And now the mystery of Rep. Adam Schiff and the whistleblower has taken an ominous new turn, one that should only underscore concerns that serious — and dangerous — lawbreaking might be unfolding.
At the very least, we’re seeing yet another serious erosion in checks on this administration’s norm-shredding — and, as I hope to explain, there are big and important principles at stake here.
The latest development: The Office of the Director of National Intelligence (ODNI) has informed Schiff, the California Democrat and chairman of the Intelligence Committee, that he will not forward a whistleblower’s complaint to the committee, as required by law.
Yet the legal rationale for refusing to do this appears specious — and raises further questions as to why this is happening at all.
This all started when Schiff announced that the Inspector General at the ODNI had alerted him to a whistleblower’s complaint that had been submitted to him. Schiff noted that the IG assessed the complaint as “credible.”
But as Schiff noted, the acting Director of National Intelligence, Joseph Maguire, has not forwarded the complaint to the Intelligence Committee.
There is a process for whistleblowers in such situations, one that has been established by federal law. A whistleblower must first submit a complaint to the IG, who determines whether it’s an “urgent concern” and “credible.” If so, the DNI “shall” forward the complaint to the congressional intelligence committees.
The idea here is that this process allows a member of the intelligence community to raise concerns about potential lawbreaking or other abuses with Congress, so it can exercise oversight over those abuses, while ensuring that classified information remains protected. This is done via the independent inspector general at first, insulating the whistleblower against agency-head retaliation, which is also provided for in the statute.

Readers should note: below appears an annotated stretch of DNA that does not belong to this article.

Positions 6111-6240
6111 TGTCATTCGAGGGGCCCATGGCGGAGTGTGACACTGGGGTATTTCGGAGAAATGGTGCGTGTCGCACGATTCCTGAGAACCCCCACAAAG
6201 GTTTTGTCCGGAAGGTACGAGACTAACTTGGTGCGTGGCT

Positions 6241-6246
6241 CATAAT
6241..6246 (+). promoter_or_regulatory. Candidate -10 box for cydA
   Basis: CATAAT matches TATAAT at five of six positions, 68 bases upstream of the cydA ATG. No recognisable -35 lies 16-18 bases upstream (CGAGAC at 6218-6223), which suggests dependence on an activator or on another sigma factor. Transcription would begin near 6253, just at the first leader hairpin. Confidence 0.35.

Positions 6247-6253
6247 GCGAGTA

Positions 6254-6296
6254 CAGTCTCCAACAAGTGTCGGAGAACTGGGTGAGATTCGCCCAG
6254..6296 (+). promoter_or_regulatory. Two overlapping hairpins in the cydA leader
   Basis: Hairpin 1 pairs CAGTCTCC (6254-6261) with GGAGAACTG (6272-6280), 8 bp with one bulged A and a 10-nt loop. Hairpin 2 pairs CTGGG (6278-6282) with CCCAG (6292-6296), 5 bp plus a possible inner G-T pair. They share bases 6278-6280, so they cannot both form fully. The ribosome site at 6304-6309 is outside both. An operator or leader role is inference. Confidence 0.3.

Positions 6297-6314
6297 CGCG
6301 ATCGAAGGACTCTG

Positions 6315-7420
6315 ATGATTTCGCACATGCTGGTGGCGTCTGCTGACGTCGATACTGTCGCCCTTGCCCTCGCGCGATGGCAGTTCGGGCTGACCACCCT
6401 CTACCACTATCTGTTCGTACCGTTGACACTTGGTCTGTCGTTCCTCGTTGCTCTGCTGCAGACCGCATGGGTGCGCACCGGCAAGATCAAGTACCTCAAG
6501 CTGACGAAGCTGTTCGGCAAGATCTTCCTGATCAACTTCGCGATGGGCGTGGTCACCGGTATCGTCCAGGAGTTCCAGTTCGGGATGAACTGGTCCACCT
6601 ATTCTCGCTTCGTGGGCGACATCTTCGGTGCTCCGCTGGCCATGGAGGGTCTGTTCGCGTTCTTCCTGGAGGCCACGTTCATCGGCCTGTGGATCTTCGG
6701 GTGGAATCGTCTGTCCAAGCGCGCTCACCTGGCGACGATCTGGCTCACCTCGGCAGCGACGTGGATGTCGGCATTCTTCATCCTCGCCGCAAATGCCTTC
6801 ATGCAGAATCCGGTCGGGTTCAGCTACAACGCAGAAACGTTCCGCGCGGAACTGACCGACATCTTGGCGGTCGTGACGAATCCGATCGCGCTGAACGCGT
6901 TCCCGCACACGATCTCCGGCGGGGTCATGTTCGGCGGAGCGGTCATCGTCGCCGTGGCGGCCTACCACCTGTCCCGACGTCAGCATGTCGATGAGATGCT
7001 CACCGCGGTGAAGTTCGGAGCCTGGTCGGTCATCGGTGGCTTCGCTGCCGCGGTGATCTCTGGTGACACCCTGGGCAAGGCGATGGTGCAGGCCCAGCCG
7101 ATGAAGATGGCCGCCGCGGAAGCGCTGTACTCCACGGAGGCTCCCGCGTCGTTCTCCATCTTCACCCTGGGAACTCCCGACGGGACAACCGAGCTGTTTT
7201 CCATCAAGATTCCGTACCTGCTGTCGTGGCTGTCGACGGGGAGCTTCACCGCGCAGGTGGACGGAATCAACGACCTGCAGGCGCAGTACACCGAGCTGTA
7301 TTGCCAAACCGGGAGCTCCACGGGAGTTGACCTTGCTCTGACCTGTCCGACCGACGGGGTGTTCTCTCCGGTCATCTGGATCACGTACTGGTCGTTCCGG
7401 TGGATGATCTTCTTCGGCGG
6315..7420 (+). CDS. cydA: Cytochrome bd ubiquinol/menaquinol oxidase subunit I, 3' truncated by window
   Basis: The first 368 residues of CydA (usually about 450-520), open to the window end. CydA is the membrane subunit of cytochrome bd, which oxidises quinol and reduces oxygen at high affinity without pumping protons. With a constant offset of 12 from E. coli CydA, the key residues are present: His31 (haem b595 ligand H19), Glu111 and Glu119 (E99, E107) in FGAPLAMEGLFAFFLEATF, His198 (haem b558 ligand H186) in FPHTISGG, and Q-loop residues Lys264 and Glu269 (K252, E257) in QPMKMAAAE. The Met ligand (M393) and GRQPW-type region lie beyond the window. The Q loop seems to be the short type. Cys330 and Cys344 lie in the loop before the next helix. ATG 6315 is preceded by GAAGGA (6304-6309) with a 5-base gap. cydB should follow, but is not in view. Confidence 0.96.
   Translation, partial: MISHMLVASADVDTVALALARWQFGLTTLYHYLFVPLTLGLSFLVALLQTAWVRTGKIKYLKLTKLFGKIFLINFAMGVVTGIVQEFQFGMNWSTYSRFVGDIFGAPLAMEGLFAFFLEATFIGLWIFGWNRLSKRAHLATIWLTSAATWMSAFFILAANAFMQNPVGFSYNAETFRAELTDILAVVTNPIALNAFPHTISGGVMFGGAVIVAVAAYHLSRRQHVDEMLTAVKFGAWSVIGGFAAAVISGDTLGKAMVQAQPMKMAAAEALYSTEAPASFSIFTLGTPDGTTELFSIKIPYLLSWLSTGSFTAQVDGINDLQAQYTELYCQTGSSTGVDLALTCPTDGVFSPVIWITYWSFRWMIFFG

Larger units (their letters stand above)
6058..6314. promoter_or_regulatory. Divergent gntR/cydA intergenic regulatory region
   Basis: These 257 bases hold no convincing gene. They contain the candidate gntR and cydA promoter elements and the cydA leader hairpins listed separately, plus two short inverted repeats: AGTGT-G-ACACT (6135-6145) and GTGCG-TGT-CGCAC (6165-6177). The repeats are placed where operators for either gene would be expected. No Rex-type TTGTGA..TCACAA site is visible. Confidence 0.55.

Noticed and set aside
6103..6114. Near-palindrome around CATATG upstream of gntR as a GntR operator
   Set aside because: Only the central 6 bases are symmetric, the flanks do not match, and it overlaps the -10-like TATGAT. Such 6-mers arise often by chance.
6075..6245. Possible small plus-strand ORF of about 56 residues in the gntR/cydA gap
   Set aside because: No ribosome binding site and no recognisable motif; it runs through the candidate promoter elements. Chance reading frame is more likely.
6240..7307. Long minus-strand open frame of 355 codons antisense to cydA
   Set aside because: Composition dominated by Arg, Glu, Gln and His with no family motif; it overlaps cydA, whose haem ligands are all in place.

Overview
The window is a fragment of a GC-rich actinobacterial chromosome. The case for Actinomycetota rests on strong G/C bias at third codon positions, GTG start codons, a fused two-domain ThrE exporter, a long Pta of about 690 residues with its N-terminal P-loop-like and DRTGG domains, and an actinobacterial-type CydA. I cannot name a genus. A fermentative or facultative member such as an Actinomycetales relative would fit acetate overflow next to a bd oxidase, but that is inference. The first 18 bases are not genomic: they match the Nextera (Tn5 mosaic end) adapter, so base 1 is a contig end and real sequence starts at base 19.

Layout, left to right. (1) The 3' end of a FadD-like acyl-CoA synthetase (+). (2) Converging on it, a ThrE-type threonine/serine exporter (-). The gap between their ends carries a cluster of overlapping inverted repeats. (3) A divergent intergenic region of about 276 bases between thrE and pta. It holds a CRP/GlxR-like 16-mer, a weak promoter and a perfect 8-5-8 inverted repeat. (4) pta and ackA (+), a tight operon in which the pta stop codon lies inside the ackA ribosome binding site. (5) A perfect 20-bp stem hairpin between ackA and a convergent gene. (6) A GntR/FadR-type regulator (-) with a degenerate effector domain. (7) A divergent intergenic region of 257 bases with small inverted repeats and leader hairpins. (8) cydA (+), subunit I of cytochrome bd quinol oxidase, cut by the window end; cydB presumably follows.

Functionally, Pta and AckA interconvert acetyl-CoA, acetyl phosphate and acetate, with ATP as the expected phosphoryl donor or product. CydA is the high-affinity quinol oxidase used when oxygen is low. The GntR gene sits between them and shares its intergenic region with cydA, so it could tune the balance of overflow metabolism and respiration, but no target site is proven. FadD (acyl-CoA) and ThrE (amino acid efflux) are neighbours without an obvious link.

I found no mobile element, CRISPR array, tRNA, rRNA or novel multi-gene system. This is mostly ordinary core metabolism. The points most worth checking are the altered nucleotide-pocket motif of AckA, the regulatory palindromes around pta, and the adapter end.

In this case, Schiff announced, the inspector general notified the committee that this whistleblower’s complaint did constitute an urgent concern and is credible — yet Maguire still hadn’t forwarded the complaint and relevant associated materials to the committee.
So Schiff called on the DNI to forward the materials, and if he failed to do that, to appear before Congress on Thursday.
Now Maguire has sent a new letter to Schiff once again refusing to forward the complaint.
Maguire’s stated rationale for this is that the complaint does not meet the definition of “urgent concern” under the law, because it doesn’t concern conduct by a person in the intelligence community or activity that falls under the DNI’s supervision.
Because we don’t know what the complaint entails, it’s hard to evaluate this claim. But there are reasons for skepticism about this stated rationale.
For one thing, even if the conduct may not be under the DNI’s supervision, the New York Times quotes informed sources saying the complaint itself was filed by a member of the intelligence community. That suggests direct relevance to the DNI.
For another, the inspector general did determine that the appropriate destination for the complaint is Congress’ intelligence committees.
Margaret Taylor, senior editor of the Lawfare Blog, told me this is important because the inspector general has his own counsel, who could have determined that this complaint falls in the category of something that should be forwarded to the committees under the statute.
What’s more, Taylor argued, the statute does not give the DNI the authority to decide that something doesn’t count as an urgent concern, once the inspector general has designated it as such.